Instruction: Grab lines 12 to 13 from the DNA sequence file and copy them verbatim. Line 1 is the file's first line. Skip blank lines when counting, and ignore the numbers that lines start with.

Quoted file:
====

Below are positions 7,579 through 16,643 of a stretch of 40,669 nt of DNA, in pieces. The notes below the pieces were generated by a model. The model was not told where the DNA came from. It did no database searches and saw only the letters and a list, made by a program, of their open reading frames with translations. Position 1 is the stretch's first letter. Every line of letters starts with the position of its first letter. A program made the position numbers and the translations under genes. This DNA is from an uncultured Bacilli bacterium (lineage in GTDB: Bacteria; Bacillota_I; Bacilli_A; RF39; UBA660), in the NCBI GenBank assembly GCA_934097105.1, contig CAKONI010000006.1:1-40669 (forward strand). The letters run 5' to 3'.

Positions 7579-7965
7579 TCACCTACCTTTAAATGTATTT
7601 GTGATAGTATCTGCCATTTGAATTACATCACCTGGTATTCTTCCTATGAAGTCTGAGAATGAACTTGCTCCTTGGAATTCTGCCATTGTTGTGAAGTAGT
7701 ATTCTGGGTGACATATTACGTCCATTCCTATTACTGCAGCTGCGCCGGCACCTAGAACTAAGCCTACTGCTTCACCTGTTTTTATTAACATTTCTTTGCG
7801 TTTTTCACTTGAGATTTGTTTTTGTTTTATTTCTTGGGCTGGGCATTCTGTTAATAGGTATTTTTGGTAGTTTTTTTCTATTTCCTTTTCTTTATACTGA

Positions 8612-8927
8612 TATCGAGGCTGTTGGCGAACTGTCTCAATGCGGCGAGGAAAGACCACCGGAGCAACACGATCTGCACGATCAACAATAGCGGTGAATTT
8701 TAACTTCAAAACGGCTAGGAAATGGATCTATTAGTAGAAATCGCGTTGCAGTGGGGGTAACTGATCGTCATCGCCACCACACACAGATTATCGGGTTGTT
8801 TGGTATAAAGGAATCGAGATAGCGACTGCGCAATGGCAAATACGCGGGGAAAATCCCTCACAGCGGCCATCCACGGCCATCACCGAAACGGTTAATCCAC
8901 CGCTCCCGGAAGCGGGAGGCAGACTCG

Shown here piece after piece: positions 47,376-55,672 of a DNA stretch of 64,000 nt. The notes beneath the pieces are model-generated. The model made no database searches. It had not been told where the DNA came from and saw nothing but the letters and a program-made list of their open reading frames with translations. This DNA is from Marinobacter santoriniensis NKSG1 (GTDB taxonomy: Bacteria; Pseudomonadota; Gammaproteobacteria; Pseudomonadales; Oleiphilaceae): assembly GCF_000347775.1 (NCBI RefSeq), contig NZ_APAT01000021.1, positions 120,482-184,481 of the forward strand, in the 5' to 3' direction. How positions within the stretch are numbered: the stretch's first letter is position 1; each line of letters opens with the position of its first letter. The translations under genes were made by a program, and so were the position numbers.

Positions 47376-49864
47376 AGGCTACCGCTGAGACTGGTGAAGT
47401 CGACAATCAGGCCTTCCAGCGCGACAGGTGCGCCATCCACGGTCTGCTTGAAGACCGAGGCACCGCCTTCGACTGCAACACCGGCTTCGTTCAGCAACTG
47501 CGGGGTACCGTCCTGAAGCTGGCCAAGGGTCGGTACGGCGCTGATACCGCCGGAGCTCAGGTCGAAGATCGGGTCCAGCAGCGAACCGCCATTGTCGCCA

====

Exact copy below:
Shown here piece after piece: positions 47,376-55,672 of a DNA stretch of 64,000 nt. The notes beneath the pieces are model-generated. The model made no database searches. It had not been told where the DNA came from and saw nothing but the letters and a program-made list of their open reading frames with translations. This DNA is from Marinobacter santoriniensis NKSG1 (GTDB taxonomy: Bacteria; Pseudomonadota; Gammaproteobacteria; Pseudomonadales; Oleiphilaceae): assembly GCF_000347775.1 (NCBI RefSeq), contig NZ_APAT01000021.1, positions 120,482-184,481 of the forward strand, in the 5' to 3' direction. How positions within the stretch are numbered: the stretch's first letter is position 1; each line of letters opens with the position of its first letter. The translations under genes were made by a program, and so were the position numbers.

Positions 47376-49864